Attention Bacon Lovers: Italian Cured Pig's Cheek

Cured pig's cheek or guanciale di maiale (literally translates to cheek of the pig) is hands-down the BEST bacon Jason & I have ever eaten - and have yet to find someone who disagrees once they taste it's porky goodness! I know it sounds a bit weird to some to eat or order cheek - but trust me - just go with it - especially if you are in Italy. In our neck of the woods in Le Marche, it is served at home and commonly found on the menus of rustic traditional osteria's, family run restaurants just like our farmhouse, as an antipasta atop crostini. The recipe below calls for red wine vinegar which perfectly cuts the fat and combined with the sage makes for a rich meaty buttery deliciousness with a kick!

Bacon lovin' seems to run in the family - after 6 months of living in Italy, my sister Meagan returned to the States with only 2 things Italian: a new pair of shoes & a huge cured pig's cheek! Our good friend Fusciani proudly presented her with a home-cured cheek, proclaiming "my gift to America!"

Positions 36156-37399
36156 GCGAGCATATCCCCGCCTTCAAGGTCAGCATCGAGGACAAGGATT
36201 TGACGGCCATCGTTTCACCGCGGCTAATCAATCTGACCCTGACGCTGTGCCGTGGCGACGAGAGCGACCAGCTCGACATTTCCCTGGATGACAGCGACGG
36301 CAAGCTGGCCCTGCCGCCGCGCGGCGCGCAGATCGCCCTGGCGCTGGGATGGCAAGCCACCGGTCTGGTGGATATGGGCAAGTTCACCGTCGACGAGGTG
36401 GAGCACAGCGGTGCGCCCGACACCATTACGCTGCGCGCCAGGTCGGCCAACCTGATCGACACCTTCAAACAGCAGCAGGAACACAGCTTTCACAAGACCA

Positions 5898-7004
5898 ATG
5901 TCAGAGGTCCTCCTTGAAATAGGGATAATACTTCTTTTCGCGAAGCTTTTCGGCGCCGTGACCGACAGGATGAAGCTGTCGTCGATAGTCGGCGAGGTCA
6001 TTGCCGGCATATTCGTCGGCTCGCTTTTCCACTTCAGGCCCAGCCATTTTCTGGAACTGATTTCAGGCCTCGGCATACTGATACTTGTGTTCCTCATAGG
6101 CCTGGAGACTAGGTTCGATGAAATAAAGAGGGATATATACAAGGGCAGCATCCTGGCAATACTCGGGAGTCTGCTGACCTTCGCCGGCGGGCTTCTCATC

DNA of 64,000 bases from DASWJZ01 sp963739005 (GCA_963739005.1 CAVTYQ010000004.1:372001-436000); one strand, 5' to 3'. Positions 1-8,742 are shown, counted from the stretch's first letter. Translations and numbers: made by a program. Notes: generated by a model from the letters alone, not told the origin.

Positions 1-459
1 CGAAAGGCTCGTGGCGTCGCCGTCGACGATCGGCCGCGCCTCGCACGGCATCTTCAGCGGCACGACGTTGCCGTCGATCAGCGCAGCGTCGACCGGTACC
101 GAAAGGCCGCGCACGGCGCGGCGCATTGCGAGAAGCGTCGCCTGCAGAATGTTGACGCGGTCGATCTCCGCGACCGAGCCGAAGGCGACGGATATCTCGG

America's gift from Italy

Recipe for Cured Pig's Cheek Guanciale di Maiale

cured pig’s cheek (guanciale di maiale)
fresh sage leaves, few handfuls
olive oil
garlic cloves
red wine vinegar

Slice cured pig's cheek very thinly or ask your butcher.
In a frying pan, on medium heat add 2 glugs of olive oil, garlic cloves & sage leaves, add pig's cheek.
Cook for approximately 30 seconds - 1 minute on each side, until changes color to a nice golden brown, but not burned.
Blot with a paper towel.
Lightly sprinkle with red wine vinegar.
Serve immediately with the sage.

Pair best with crusty bread to soak up the juices or better yet blow your diet and serve for breakfast with eggs & toast!

Jason showing a guest how to slice prosciutto & guanciale paper thin


  1. How about recipe and instructions for making the Guanciale itself?

  2. Oh yes, pig cheek rules. I'm still dreaming of the ragu Jason made with guanciole served over homemade tagliatelle. So Good!